NMCI costs coming in low

The Navy's cost per seat under its Navy Marine Corps Intranet contract is nearly half of the projected cost, a senior Navy official said.

The average cost of a typical, mainstream PC under the NMCI contract, less amortized costs, is about $2,000 per seat each year, said Steven Ehrler, executive director of the Navy's Information Technology Program Executive Office. The Navy's early cost projections were about $4,000 per seat each year, he said.

NMCI is the Navy's $6.9 billion initiative to outsource its shore-based information technology infrastructure for sailors and Marines.

NMCI is the largest test of a seat management contract, Ehrler said at the e-government and e-procurement conference in Washington, D.C., Jan. 30. But when it is fully deployed, it will provide the Navy and the Marine Corps with a secure network and help the government deal with the perplexing issue of refreshing the technology that personnel use.

In fact, the NMCI Information Strike Force, the group of companies led by EDS that are spearheading NMCI, has already upgraded the basic PC for the Navy, Ehrler said. Earlier, EDS was installing PCs running at about 800 MHz, he said. Today, EDS is rolling out 1.3 GHz machines.

There also had been concerns that NMCI would put Navy personnel out of jobs. But the impact in that regard has been minimal, Ehrler said. In fiscal 2001, NMCI affected 231 positions. Of those displaced workers, 45 took posts with EDS, Ehrler said. The others decided to take other jobs elsewhere in the Navy, he said.

Those who took jobs at EDS received a three-year job guarantee, a 15 percent salary increase and a 3 percent salary bonus, Ehrler said.

As for the much-watched testing at Naval Air Facility in Washington, D.C., — NMCI's first site — Ehrler said, "testing is turning out fairly well," but he offered no further details.

About the Author

Christopher J. Dorobek is the co-anchor of Federal News Radio’s afternoon drive program, The Daily Debrief with Chris Dorobek and Amy Morris, and the founder, publisher and editor of the DorobekInsider.com, a leading blog for the Federal IT community.

Dorobek joined Federal News Radio in 2008 with 16 years of experience covering government issues with an emphasis on government information technology. Prior to joining Federal News Radio, Dorobek was editor-in-chief of Federal Computer Week, the leading news magazine for government IT decision-makers and the flagship of the 1105 Government Information Group portfolio of publications. As editor-in-chief, Dorobek served as a member of the senior leadership team at 1105 Government Information Group, providing daily editorial direction and management for FCW magazine, FCW.com, Government Health IT and its other editorial products.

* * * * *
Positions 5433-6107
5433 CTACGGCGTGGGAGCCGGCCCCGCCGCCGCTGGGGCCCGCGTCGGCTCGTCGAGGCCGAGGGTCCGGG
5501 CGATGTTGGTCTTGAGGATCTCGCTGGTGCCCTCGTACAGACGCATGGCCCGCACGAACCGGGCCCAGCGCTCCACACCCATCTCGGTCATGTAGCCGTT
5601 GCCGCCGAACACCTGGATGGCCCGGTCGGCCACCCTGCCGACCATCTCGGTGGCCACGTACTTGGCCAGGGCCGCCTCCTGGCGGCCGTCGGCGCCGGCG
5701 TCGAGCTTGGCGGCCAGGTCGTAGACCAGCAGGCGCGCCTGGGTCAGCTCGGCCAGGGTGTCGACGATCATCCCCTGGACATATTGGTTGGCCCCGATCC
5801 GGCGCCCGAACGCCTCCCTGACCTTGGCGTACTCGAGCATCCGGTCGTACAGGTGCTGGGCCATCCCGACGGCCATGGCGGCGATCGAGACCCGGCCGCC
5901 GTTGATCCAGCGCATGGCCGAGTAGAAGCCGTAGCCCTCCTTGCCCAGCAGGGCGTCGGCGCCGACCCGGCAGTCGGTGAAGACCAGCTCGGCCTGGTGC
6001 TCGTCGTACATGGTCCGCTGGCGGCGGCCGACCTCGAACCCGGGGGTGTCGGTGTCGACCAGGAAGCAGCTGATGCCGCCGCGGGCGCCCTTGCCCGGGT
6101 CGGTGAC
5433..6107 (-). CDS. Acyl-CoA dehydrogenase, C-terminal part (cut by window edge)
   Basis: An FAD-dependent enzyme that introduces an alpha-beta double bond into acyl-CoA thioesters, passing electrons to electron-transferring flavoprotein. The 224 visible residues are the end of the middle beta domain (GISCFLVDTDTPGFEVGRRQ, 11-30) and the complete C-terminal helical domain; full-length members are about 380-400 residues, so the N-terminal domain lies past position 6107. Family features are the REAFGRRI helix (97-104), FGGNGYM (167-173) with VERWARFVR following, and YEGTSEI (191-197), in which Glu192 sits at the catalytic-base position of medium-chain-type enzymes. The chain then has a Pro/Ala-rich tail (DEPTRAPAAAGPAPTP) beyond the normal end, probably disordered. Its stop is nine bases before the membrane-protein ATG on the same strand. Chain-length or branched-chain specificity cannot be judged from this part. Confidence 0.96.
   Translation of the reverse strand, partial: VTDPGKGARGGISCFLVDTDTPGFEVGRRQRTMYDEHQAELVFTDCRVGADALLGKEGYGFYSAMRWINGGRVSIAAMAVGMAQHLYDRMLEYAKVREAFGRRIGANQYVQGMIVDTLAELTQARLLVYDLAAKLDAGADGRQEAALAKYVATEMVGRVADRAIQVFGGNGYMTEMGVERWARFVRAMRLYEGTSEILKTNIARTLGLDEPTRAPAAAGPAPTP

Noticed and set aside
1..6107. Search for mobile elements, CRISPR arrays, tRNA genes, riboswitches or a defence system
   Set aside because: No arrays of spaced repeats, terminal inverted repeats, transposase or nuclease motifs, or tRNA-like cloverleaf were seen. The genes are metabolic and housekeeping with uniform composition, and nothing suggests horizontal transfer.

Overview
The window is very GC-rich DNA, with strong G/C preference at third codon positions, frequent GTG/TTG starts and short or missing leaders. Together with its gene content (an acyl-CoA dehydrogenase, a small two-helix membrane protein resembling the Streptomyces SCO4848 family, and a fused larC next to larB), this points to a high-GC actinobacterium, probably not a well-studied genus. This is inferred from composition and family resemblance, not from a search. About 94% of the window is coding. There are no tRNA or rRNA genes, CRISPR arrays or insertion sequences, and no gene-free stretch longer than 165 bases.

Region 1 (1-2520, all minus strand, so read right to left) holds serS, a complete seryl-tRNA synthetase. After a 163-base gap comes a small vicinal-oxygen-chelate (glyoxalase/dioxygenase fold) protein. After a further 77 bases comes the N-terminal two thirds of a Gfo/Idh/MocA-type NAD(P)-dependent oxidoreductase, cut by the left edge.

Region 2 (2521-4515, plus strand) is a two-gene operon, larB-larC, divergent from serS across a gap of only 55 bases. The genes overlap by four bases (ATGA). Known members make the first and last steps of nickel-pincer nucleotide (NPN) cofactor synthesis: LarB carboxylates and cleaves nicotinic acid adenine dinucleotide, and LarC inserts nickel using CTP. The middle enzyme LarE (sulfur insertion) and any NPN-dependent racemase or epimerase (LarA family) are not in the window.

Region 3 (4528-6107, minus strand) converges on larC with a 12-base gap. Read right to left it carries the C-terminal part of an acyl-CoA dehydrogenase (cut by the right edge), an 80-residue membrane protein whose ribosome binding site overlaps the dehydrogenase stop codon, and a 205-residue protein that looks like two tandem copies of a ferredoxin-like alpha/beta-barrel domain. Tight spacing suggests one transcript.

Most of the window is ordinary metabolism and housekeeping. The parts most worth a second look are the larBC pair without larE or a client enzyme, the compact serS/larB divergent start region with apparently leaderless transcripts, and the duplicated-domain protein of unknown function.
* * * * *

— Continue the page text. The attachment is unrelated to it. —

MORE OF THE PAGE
Dorobek joined FCW in 2001 as a senior reporter and assumed increasing responsibilities, becoming managing editor and executive editor before being named editor-in-chief in 2006. Prior to joining FCW, Dorobek was a technology reporter at PlanetGov.com, one of the first online community centers for current and former government employees. He also spent five years at Government Computer News, another leading industry publication, covering a variety of federal IT-related issues.

Dorobek is a frequent speaker on issues involving the government IT industry, and has appeared as a frequent contributor to NewsChannel 8’s Federal News Today program. He began his career as a reporter at the Foster’s Daily Democrat, a daily newspaper in Dover, N.H. He is a graduate of the University of Southern California. He lives in Washington, DC.


  • IT Modernization
    shutterstock image By enzozo; photo ID: 319763930

    OMB provides key guidance for TMF proposals amid surge in submissions

    Deputy Federal CIO Maria Roat details what makes for a winning Technology Modernization Fund proposal as agencies continue to submit major IT projects for potential funding.

  • gears and money (zaozaa19/Shutterstock.com)

    Worries from a Democrat about the Biden administration and federal procurement

    Steve Kelman is concerned that the push for more spending with small disadvantaged businesses will detract from the goal of getting the best deal for agencies and taxpayers.

Stay Connected